Ingberlach isn’t a treat you’ll typically find sold in candy shops. In some Jewish homes, grandmas fashion this sweet, spicy, sticky confection by reducing honey and ginger on the stove, then adding dried fruit and nuts.
Modern recipes incorporate other crunchy components such as matzah or grated carrots, yielding a finished product more akin to a popcorn cluster than a chewy candy. Kids can help roll the ingredients into their final form, which usually takes the shape of a little stick or ball. These simple, albeit messy, sweets don’t rely on flour or yeast, making them an obvious choice for Passover (during this weeklong holiday, observers abstain from eating leavened bread). But for a few among the older generations, eating ingberlach isn’t a substitute for a slice of cake. It’s a trip down memory lane.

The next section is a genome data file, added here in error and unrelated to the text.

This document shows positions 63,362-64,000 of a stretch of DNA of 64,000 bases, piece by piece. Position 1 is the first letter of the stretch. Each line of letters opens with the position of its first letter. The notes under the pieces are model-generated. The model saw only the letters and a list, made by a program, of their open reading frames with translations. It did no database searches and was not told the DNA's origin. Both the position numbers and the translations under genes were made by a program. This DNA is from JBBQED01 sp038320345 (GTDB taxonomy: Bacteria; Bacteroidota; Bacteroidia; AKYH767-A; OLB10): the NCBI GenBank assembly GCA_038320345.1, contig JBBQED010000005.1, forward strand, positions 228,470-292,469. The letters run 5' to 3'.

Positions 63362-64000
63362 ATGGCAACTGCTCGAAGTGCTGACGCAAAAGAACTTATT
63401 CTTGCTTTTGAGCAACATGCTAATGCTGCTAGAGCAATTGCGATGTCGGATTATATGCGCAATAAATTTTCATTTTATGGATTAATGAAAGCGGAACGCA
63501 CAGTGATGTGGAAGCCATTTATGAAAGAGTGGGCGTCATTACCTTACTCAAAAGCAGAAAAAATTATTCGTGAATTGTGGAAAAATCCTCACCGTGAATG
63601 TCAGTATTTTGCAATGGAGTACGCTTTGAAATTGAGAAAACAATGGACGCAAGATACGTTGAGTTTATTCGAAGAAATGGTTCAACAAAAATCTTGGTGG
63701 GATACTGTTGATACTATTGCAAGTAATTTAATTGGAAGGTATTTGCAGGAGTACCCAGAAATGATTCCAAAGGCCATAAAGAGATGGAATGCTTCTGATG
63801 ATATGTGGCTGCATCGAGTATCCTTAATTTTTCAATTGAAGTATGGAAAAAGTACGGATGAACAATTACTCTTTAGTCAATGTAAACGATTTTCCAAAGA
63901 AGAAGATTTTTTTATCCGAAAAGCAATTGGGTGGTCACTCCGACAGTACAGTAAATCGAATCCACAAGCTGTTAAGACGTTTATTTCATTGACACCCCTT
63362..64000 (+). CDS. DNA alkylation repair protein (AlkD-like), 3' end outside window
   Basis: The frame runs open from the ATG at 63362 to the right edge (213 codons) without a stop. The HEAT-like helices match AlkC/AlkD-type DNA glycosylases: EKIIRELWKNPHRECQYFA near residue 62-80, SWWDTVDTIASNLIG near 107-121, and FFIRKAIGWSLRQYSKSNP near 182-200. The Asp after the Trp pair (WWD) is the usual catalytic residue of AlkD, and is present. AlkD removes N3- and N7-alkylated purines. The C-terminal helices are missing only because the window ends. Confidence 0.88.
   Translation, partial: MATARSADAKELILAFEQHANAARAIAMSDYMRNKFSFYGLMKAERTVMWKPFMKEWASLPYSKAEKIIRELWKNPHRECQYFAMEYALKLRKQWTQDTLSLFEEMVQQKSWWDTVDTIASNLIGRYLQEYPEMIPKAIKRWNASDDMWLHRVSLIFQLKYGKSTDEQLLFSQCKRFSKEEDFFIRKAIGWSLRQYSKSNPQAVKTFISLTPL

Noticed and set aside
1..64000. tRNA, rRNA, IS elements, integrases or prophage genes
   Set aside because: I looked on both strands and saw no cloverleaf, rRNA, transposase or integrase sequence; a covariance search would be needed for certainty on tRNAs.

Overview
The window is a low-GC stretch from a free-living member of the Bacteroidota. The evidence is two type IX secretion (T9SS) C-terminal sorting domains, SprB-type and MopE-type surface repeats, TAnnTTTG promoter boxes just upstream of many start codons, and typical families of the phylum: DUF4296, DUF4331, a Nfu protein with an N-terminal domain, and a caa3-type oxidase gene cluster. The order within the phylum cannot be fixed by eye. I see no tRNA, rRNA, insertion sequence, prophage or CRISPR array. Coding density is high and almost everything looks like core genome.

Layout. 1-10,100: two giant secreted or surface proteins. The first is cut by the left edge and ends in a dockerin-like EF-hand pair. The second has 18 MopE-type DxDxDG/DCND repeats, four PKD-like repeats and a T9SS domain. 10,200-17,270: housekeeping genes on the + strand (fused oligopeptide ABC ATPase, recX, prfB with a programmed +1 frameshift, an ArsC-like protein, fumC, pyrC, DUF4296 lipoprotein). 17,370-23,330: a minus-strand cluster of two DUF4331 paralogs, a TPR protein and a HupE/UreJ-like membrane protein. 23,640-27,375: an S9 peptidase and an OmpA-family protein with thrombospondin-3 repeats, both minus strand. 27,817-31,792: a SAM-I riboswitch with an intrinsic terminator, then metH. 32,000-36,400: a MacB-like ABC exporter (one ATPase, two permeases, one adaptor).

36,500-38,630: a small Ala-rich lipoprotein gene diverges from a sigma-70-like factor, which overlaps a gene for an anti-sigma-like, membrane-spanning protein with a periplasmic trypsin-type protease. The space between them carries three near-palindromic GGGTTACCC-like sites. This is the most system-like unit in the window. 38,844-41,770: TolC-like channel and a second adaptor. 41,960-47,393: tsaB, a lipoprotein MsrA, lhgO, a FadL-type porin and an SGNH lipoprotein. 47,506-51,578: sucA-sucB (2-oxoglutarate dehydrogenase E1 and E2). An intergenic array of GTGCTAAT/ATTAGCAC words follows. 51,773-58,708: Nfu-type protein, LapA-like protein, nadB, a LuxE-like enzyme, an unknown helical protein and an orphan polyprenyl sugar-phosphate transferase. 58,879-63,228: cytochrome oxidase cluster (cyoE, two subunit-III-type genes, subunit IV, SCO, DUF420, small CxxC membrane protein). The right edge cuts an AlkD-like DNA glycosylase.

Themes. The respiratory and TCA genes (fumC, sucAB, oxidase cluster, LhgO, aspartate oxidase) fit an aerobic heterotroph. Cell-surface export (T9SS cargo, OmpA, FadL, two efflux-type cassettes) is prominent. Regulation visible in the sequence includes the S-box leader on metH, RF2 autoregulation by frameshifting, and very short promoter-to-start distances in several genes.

Need to Know
The practice of making ingberlach has been largely preserved by Jewish communities in South Africa and the United States.